Four-Year Degrees at Two-Year Colleges: Arizona Expands Access to Higher Education

By Matt Lutz.

As of September 29, Arizona allows community colleges to offer four-year degrees. Senate Bill 1453 (SB 1453), which was signed into law by Governor Ducey on May 4, 2021, was intended to expand access to higher education among historically underrepresented populations. However, the bill’s opponents, including the Arizona Board of Regents, argue that the state needs its community colleges to focus on increasing graduation rates for its existing two-year programs, not to expand into four-year degrees. Whether the new law will create meaningful impacts and increase education attainment for diverse students remains to be seen.

ARIZONA’S ROCKY EDUCATION HISTORY 

Arizona has a well-known history of underperformance in education. And the situation, at least in our public school systems, does not appear to be improving. In 2021, WalletHub ranked Arizona #49 on its ranking of state public school systems. The state also had the third-worst dropout rate and the highest student-to-teacher ratio of any state.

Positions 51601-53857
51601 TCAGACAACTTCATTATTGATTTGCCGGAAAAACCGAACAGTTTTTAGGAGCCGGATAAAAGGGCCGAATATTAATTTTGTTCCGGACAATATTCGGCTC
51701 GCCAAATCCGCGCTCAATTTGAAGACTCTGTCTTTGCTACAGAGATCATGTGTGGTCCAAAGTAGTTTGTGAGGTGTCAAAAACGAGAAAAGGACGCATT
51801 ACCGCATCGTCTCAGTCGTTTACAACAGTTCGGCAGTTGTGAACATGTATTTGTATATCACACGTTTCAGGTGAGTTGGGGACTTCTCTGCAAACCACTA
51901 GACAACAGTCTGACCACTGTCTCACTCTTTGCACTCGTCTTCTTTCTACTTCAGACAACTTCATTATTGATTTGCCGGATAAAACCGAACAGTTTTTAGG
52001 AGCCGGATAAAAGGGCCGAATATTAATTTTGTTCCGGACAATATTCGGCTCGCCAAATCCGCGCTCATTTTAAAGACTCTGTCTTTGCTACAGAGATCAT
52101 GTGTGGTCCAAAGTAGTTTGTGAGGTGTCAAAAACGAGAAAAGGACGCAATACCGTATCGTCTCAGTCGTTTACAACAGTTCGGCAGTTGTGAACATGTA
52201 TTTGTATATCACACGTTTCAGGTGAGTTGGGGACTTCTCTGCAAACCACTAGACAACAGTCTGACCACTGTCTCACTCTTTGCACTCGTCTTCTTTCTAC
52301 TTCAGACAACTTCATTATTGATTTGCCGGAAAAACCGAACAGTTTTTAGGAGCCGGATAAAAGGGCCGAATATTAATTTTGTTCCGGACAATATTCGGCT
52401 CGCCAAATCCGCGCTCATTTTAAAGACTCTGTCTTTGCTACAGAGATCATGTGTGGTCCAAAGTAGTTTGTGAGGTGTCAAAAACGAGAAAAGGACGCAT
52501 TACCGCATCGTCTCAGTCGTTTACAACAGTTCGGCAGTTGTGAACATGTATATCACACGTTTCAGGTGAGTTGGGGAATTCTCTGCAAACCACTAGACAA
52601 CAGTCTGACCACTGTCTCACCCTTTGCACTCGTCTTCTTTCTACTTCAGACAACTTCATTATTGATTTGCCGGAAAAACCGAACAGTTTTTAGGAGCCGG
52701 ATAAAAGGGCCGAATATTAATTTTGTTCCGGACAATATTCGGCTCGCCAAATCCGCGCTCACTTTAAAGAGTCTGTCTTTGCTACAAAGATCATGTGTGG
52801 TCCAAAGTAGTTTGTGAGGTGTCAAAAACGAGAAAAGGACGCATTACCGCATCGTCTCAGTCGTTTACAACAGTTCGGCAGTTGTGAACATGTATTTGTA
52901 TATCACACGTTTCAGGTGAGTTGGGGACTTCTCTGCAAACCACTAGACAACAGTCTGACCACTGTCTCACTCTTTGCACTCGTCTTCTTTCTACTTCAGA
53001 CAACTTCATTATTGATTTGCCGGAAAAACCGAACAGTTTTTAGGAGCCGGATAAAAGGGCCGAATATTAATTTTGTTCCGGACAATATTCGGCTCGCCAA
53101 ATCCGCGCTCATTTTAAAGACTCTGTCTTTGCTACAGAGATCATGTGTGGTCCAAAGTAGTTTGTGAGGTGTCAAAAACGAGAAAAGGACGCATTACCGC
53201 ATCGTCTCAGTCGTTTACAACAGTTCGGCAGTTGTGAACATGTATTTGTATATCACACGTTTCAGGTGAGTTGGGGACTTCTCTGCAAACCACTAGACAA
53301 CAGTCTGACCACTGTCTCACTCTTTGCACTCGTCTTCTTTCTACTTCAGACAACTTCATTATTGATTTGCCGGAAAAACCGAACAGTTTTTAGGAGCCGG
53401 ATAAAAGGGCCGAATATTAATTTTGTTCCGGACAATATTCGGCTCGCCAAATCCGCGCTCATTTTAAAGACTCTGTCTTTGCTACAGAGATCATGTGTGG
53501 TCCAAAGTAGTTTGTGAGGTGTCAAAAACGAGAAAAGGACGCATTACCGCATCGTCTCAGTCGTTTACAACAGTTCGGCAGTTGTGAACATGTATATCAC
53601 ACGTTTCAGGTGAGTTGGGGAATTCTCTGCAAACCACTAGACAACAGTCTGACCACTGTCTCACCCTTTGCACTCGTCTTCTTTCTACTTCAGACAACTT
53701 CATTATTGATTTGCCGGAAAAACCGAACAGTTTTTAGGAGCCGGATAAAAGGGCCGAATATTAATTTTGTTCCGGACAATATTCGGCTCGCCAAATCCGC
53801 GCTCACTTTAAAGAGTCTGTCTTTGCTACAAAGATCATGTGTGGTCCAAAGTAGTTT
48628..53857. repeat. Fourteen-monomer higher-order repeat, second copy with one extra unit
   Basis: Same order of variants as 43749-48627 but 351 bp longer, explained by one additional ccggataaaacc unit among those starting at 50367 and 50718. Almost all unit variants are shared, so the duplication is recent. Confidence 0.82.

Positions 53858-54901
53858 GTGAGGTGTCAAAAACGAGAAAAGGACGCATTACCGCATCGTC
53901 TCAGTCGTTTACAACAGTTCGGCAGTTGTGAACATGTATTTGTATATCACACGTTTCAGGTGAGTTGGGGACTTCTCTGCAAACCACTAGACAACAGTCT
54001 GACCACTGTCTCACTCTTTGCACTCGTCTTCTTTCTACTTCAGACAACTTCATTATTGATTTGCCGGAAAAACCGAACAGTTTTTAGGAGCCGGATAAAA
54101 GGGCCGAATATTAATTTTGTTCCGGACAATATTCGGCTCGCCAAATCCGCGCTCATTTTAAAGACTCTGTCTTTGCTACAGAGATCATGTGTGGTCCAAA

This grim record for public education has led to disappointing outcomes for secondary education students, including low rates of college enrollment. For example, in 2018, about 52% of Arizona high school graduates enrolled in a two- or four-year college within a year of graduation. Nationwide, however, about 69% of high school graduates enroll in higher education. Only about 29% of Arizona high school graduates enrolled in a four-year institution. These statistics are even worse in less privileged areas of the state, with 46 of Arizona’s 500 high schools reporting that no students went on to college. None.

To add insult to injury, according to College Board, Arizona ranks #14 among states for most expensive tuition at four-year public institutions. While the University of Arizona and Arizona State University, among others, provide strong in-state university options, with the promise of a median starting salary of around $55,000, tuition at these universities may not always be feasible. In addition, many who seek to advance their education, especially working adults and those with families, need flexibility beyond what is offered by traditional degree programs.

These statistics arguably expose gaps in how Arizona prepares its students to advance from high school into higher education, and in the higher education offerings the state provides for its students. Twenty-three other states, including all of Arizona’s neighbors, already allow community colleges to offer four-year degrees under certain conditions. With SB 1453 in effect, Arizona joins that list.

WHAT DOES THE NEW LAW DO?